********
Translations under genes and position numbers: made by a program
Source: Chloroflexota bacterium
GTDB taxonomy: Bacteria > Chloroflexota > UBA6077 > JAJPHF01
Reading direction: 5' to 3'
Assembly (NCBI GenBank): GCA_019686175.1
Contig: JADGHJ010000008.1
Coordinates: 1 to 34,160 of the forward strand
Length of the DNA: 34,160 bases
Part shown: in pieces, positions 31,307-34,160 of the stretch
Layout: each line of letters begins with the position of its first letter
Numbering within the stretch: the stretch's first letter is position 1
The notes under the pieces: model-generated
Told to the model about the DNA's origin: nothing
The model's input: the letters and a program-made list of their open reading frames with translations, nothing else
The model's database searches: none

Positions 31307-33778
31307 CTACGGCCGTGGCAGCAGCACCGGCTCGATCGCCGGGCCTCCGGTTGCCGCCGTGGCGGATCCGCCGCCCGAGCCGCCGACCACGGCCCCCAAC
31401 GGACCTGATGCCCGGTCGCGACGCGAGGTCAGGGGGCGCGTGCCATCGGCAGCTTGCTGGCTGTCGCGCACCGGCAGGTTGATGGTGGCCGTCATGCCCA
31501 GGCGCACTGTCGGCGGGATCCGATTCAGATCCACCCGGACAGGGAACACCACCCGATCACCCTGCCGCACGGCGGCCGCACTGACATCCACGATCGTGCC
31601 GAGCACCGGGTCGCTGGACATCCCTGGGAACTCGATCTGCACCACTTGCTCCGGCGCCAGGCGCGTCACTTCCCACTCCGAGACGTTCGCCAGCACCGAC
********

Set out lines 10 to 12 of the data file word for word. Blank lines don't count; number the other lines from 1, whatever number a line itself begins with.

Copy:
Layout: each line of letters begins with the position of its first letter
Numbering within the stretch: the stretch's first letter is position 1
The notes under the pieces: model-generated